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Guillermo Esteves

How I back up my Lightroom catalogs

In general, I keep all my photos in a single Lightroom catalog, organized by date. This catalog, and the photos in it, reside in my Dropbox folder, and is backed up by Time Machine frequently, which gives me a couple levels of redundancy if something were to happen to my laptop. I keep the final, full-size, edited JPGs in iCloud, Flickr, and my own website, so I have ways to retrieve them if I have to.

However, keeping this one catalog around means it can get pretty huge over time, which is a problem because I don’t have unlimited space in either my Dropbox account or my laptop’s hard drive. I almost never revisit old photos, so most of the raw files in the catalog are just taking space for no real reason, except in the rare case I need to submit them as part of some photography competition. This means I’m happy to move my raw files out of my laptop to save space, as long as I still have access to them when needed; to do this, I follow this process more or less once a year, and every time I have to re-remember how to do it, so I might as well write it down here in case it’s useful to others.


Step 1: Exporting the past year’s photos as a new Lightroom catalog

Once a year, usually at the beginning of the year, I go into Lightroom, select all the photos from the previous year by right-clicking on the year’s folder, and export them as a new catalog, ensuring “export negative files” is selected.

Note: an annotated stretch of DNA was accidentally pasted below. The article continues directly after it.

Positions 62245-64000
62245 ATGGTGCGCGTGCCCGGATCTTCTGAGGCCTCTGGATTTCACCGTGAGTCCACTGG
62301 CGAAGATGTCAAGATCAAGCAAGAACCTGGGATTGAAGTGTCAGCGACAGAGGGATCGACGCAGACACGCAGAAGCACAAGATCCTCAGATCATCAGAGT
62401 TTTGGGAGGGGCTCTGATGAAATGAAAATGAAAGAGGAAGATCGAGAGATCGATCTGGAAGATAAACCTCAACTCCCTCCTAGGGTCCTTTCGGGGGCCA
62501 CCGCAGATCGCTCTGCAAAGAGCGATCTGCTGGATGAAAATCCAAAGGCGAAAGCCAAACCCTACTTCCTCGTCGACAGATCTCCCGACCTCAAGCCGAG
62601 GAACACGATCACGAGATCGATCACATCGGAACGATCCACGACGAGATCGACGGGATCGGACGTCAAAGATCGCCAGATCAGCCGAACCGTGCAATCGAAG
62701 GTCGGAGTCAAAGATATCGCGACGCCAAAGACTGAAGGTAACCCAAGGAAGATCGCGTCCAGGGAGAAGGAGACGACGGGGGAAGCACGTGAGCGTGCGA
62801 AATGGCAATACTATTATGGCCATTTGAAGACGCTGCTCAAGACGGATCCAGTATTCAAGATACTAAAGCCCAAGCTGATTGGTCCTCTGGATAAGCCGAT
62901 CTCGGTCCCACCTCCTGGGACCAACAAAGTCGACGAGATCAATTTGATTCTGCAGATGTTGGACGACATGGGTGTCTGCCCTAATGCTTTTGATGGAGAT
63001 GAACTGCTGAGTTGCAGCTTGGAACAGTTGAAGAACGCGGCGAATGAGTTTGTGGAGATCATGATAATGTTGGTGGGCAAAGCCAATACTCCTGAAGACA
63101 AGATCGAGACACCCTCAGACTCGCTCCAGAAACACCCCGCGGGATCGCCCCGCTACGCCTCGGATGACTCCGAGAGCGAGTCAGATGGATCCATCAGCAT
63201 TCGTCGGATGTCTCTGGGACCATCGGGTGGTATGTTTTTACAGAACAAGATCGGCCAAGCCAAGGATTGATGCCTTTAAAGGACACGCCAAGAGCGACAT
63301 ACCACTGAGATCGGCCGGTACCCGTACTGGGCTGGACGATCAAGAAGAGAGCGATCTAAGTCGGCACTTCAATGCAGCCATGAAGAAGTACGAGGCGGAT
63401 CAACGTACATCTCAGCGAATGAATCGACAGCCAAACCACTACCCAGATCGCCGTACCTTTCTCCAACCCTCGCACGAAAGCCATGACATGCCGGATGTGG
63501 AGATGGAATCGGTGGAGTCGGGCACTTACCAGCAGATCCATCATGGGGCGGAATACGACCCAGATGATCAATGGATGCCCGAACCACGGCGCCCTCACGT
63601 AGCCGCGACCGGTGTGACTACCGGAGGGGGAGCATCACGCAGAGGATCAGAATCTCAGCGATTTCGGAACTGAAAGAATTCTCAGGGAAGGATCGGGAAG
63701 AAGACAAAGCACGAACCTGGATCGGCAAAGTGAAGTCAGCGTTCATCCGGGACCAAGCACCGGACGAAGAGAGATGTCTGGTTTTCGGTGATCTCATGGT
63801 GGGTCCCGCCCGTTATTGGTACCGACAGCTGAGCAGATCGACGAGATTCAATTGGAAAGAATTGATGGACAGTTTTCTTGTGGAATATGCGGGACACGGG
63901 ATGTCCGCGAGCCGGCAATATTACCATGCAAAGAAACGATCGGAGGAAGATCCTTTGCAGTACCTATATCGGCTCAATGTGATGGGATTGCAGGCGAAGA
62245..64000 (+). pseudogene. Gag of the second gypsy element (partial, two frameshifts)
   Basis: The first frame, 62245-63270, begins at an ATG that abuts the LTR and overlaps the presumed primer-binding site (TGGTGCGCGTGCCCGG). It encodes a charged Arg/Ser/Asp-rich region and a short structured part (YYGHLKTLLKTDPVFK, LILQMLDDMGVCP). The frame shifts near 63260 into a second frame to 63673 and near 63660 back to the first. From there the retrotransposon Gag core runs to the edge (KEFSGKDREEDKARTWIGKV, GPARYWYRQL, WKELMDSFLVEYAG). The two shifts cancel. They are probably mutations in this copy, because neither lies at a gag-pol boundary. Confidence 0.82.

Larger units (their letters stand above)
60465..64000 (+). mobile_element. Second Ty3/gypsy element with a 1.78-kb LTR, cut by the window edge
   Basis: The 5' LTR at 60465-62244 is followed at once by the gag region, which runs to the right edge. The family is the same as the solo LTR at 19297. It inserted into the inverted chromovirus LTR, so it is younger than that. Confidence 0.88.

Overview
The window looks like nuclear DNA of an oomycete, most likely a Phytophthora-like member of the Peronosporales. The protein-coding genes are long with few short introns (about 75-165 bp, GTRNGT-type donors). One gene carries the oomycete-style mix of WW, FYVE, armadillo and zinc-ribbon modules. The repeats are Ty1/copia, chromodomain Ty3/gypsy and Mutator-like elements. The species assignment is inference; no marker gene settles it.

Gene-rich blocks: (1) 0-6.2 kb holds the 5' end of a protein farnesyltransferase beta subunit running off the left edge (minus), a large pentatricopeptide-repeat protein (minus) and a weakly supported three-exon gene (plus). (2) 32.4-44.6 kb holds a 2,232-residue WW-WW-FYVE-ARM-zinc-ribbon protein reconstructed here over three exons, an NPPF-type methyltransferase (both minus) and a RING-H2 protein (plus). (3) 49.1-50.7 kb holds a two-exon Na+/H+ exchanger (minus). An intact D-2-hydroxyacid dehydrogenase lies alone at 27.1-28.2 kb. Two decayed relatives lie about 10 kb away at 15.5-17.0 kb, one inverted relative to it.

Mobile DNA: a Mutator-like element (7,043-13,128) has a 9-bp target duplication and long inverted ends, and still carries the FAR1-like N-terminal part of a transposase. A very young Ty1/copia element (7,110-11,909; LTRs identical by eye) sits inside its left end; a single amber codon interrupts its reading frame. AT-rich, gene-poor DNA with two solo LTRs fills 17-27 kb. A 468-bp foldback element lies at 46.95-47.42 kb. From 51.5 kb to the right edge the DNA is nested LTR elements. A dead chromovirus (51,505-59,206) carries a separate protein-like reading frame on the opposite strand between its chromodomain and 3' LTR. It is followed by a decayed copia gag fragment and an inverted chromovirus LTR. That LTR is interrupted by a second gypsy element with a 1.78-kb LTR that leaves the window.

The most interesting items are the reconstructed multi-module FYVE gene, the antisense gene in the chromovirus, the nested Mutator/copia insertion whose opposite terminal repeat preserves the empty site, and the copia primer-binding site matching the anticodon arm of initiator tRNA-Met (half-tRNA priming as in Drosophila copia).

A context menu in Lightroom, with the "export this folder as a catalog" option selected.

This creates a new catalog, including all the raw files for all the photos from that year, in a new folder elsewhere on my computer. From there, I copy them to at least two external hard drives, so I have some redundancy if something were to happen to them (ideally one of them should be kept offsite). If I ever need to look at these catalogs, for example to grab the raw files as I mentioned above, I can simply plug in the drive, do what I need to do, then put it away again.

Step 2: Uploading the new catalog to Amazon Glacier

Next, I upload these catalogs to Glacier for long-term storage. This is optional, but I like the peace of mind of having this as a last resort if I were to lose all my external drives somehow.

The first step is to create a DMG image of the folder containing the new catalog and all its photos, by opening Disk Utility, selecting File > New Image > Image from Folder, and selecting the appropriate folder. I leave the default checkboxes checked; I don’t think compressing the image does much but I leave that on, and I don’t encrypt the image, but you may do so if you want. This will take a while, and at the end I have a .dmg file somewhere on my system.

The Disk Utility app in macOS, with a dialog open to save a new image.

To upload these files to Glacier, I use an app called Freeze, which makes the process a snap. It requires setting up an AWS user for it with the appropriate permissions to access Glacier (which I will leave as an exercise to the reader). With that user’s access key and secret set up in Freeze, I’ve created a new vault in Glacier to store my catalogs, and then it’s a simple process of dragging the DMG files into the vault and waiting for the uploads to complete.

The Freeze app for macOS, showing a couple of uploads in progress.

Step 3: Reclaim hard drive space

Once the catalogs and their photos have been copied to the external drives and uploaded to Glacier, I delete those photos from the main catalog and remove them from my computer to clear up that space. And that’s it!


That said, this strategy has worked well for me so far, and I feel it strikes a good balance between having access to old photos, keeping them safe, and preserving space on my laptop’s hard drive.